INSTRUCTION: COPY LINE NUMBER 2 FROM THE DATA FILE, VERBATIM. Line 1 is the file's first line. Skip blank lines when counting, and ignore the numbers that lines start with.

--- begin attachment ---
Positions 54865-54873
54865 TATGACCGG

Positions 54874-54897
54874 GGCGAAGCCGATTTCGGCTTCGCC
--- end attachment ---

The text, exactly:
54865 TATGACCGG